Ryan Davis has already been awarded $400,000 in his seven-year-old dispute with former partner Ben Bacal, but the agent wants much more from Bacal and the pair’s former brokerage, Sotheby’s International Realty.
In this marathon case Davis claims Bacal reneged on a 50/50 commission split on a $30 million home sale consummated in 2013, a property at 1 Electra Court in Hollywood Hills bought by film producer Megan Ellison.
In December, Davis requested that his complaint be moved to state civil court instead of where it is currently — the Beverly Hills/Greater Los Angeles Association of Realtors arbitration board — so that he can sue Bacal and Sotheby’s for millions of dollars in punitive damages, plus the $325,000 he claims owed on the Ellison home buy.
Davis, in other words, is making his feud with Bacal about more than just a partnership gone wrong. It’s now largely a crusade to recoup a commission without a backing brokerage and a challenge to the system agents use to mediate such disputes.
Bacal thinks the gambit is desperate.
“There is no case here to move it out of arbitration,” said Bacal lawyer, Ronald Richards. “It’s another example of an agent who doesn’t do well and blames others.”
For years Davis and Bacal (who in October opened his own brokerage, Revel Real Estate) worked together at Sotheby’s International Realty, selling homes to the rich and famous including Matt Damon and Ellen DeGeneres.
“Ben was my best friend,” Davis said. “We would have dinner together almost every night.”
But in 2013, Bacal left Sotheby’s for Rodeo Realty and on his way out allegedly bilked Davis out of his share of five 50/50 commission splits.
That includes the Ellison buy.
Davis said the two were co-listing agents on the property. But Bacal asserted that he made the deal when he moved to Rodeo and he worked on it independent of his former partner.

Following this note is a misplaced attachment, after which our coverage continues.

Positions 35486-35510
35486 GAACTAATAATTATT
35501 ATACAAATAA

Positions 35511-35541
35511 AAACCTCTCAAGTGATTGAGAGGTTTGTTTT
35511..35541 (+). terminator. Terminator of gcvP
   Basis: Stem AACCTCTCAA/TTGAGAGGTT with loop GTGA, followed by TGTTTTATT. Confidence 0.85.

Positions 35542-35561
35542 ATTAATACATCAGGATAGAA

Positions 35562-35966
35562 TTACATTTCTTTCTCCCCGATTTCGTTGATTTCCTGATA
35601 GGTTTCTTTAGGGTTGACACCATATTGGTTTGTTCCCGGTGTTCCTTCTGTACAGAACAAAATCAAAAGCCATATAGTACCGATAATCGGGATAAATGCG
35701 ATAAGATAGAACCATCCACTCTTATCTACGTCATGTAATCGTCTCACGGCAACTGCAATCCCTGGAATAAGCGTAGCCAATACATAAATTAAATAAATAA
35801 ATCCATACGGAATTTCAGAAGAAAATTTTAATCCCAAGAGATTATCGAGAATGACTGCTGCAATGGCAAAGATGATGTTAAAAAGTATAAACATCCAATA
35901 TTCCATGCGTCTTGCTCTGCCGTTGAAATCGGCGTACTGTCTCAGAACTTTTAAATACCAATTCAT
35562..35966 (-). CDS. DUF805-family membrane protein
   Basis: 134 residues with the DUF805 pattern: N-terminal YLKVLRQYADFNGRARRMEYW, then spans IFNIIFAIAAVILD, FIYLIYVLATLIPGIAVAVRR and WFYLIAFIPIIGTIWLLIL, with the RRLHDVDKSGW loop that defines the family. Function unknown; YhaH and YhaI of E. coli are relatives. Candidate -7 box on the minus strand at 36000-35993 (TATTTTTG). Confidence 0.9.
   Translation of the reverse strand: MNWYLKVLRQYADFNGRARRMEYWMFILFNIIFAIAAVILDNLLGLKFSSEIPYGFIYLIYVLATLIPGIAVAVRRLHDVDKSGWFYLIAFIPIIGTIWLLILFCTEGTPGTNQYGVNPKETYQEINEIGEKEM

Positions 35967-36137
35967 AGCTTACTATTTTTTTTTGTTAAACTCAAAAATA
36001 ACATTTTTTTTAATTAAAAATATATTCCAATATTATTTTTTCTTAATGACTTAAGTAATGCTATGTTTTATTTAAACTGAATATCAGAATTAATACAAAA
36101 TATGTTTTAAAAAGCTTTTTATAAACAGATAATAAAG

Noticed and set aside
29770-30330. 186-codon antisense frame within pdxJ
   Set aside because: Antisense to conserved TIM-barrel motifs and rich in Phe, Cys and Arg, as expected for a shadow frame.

Under National Association of Realtors guidelines, an arbitration panel at a local realtor’s association handles commission splits disputes.
According to documents Davis provided, a Beverly Hills arbitration panel awarded Davis $396,841 in September 2015 over his claims against Bacal on four of the commissions.
However, the panel did not rule on the Ellison home, because — unlike the other four commissions in dispute — Davis’s broker, Sotheby’s, did not corroborate his version of events.
Davis moved to have a Los Angeles County Superior Court Judge take up the matter, but the court granted Bacal’s motion in 2017 to bring the case back to an arbitration panel.
Since the case went back to arbitration, Davis said he has been bickering with the Beverly Hills panel over whether he can file punitive damages over what he said is malicious conduct by Bacal and Sotheby’s — a matter that he claims the Superior Court never addressed in moving the case back to arbitration.
Davis also said he has uncovered conflicts of interest with the arbitration process. For example, Davis’s former boss at Sotheby’s, Frank Symons, sits on the National Association of Realtors Board, the parent of the Beverly Hills panel.
The agent said that if he can’t move the dispute back to court, an arbitration forum outside the real estate industry — such as the American Arbitration Association or Judicial Arbitration Mediation Services — would be preferred to the Beverly Hills board.
“It’s a biased board,” Davis said. “It’s like a boy’s club.”
John Giardinelli, a mediator assigned to handle the Davis/Bacal dispute, said that he was not authorized to speak with the press, per National Association of Realtors guidelines.
Bacal’s lawyer, Richards, added that the entire dispute may be a moot point, since it is virtually impossible for agents to get a commission payment absent a backing brokerage.
Davis counters that a 2015 California appeals court case — ironically a ruling against Bacal — allows him to get a commission without Sotheby’s support.
The 1 Electra Court property, meanwhile, has had a notable past seven years of its own.
Ellison sold the abode three years ago to the Woodbridge Group. A year later the Woodbridge flipped the property to billionaire pharmaceutical entrepreneur Frank Binder after Woodbridge was ensnared in a Ponzi scheme.